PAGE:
Joy began with a retrospective of how he chose Berkeley for his graduate studies, what Berkeley was like in those days (minimal funding, no hardware), and the state of computer science research at the time. A big issue was, "is software research?" If the source code represents the results of your research, it should be published.

In the early 1980s with Joy onboard, Sun pioneered the notion of "open systems" with public interfaces. Implementations were proprietary, but source was available. Not quite our idea open source, but a major advance over the systems of the time.

More recently, Sun formulated a new approach to licensing. Called community source licensing (CSL), it draws from both proprietary (private property) and open source ("the commons") licensing models. The approach, which is best described as "stewardship," combines the best of both worlds. Features include:

  • Share source code and bug fixes

  • Compatibility testing protects the brand

  • Proprietary enhancements are allowed; APIs are open; enhancements are clonable

  • More developers

  • A recognizable point of responsibility

  • No single provider bottleneck

  • Flexible boundaries

Joy ended his talk by saying, "Let's continue to find new ways to stand on each other's shoulders rather than stepping on each other's toes."

The sessions
Attendees could choose from 14 different tracks, spread out among the seven smaller conferences. The Perl conference had five tracks, ranging from "Improving Your Perl Skills" and "Critical Issues in Perl" to user papers.

I was particularly impressed with "Reducing Business Risk with Perl," an unfortunately dry title for an anything but dry presentation from Randal ("Just Another Perl Hacker") Schwartz.

He gave a brief (but growing) list of companies that use Perl, called Perl the "Duct Tape of The Internet," and provided a number of reasons why you should use Perl in your company, and how you can use it most effectively and safely (hint: upgrade to Perl 5.004 or later and always use -T on your CGI scripts).

User papers (part of the Perl conference only) covered topics such as "Using Perl in Spacecraft Operations," "How the Financial Investment Sector Uses Perl," and "A Fast and Easy Way to Find Bugs in Your Source Code."

Damian Conway's award-winning paper really had people talking. "Coy -- Like Carp only Prettier" documents a new Perl module which provides haiku error messages:

The Coy.pm
module frames errors within
synthetic haiku.

This reduces the
stress induced in the user
when a program fails.

Conway won the Larry Wall Award for Practical Perl Utility. According to Wall, "Poetry is practical."

Other awards went to:

  • Best Paper, Application Category: "MEADE, A Modular Extensible Adaptable Design Environment for ASIC and FPGA Development," Gary Spivey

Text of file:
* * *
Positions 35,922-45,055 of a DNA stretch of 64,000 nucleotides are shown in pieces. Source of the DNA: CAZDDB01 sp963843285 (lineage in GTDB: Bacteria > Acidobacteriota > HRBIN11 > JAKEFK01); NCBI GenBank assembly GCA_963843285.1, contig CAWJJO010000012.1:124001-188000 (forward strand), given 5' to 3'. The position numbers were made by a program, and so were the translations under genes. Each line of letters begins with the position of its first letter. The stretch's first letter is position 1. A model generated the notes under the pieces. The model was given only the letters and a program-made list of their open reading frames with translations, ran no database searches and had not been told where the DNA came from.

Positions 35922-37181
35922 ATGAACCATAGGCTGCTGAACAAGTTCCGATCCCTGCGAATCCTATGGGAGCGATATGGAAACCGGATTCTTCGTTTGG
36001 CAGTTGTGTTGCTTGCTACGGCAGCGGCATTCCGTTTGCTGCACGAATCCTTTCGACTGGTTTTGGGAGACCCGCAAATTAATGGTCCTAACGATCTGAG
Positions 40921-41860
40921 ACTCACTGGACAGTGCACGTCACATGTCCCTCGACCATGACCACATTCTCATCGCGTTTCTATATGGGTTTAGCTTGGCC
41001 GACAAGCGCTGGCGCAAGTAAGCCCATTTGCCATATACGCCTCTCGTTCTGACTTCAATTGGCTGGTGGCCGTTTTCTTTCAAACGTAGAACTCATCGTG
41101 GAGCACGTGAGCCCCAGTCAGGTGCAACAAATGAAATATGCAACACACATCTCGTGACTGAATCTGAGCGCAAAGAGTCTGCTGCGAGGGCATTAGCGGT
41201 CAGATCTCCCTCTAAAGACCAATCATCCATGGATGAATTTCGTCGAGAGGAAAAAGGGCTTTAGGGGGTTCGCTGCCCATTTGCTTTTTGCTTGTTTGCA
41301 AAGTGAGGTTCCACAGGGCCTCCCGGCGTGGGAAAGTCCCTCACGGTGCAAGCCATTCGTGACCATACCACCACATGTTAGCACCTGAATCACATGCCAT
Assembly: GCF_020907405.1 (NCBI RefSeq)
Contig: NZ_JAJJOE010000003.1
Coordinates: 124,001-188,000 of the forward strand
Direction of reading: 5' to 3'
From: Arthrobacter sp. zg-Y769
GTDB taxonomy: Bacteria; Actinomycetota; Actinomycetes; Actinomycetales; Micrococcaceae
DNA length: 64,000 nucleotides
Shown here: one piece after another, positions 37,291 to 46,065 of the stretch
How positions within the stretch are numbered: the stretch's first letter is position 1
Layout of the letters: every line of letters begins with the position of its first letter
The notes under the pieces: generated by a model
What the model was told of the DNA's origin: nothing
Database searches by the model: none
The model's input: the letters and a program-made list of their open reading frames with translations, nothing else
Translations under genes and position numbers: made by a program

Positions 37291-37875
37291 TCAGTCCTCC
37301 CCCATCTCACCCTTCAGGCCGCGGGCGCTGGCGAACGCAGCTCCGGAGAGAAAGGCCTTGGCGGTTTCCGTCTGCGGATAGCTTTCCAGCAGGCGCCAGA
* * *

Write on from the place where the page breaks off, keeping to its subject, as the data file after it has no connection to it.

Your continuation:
• Best Paper, System Category: "File Replication on the InterMezzo File System," by Peter J Braam, Michael Callahan, and Phil Schwan

  • Best Paper, Development Category: "A Fresh Look at Efficient Perl Sorting," by Uri Guttman and Larry Rosler

  • Best New Module: POE.pm, by Rocco Caputo

It's not too early to think about submitting a paper for next year's convention. The Open Source Convention 2000 will be held in the same location (Monterey) but earlier in the summer (July 15-18). Potential user paper topics include case studies, module writeups, academic research, programming language tricks, or just plain cool stuff (like Coy.pm).

Although my personal interest lies with Perl, my hope is that next year's convention will also feature more papers from the Python, Linux, and other technologies. I'd like to see those sessions get a little bigger.

Awards also included the White Camel Awards, which were presented at the conference reception. This award recognizes the Perl Community's "unsung heroes." Tom Christiansen, Kevin Lenzo, and Adam Turoff were recognized for their extraordinary contributions to Perl Advocacy, the Perl Community, and Perl User Groups, respectively.

The White Camel Awards were conceived of and administered by Perl Mongers, a not-for-profit organization whose mission is to establish Perl user groups. In addition to Perl Mongers, O'Reilly and sourceXchange sponsored this year's awards.

About the author
Vicki Brown has been programming professionally since 1984. Unix is her favorite operating system; the Mac OS is her favorite user interface. When she isn't writing, Vicki is employed as a scientific (Perl) programmer at a biotech company on the San Francisco peninsula.

Home | Mail this Story | Printer-Friendly Version | Resources and Related Links

Advertisement: Support Unix Insider, click here!

Resources and Related Links
  Other Unix Insider resources  

(c) Copyright 1999 Web Publishing Inc., and IDG Communication company

If you have technical problems with this magazine, contact webmaster@unixinsider.com

URL: http://www.unixinsider.com/swol-09-1999/swol-09-osconf.html
Last modified: Thursday, February 01, 2001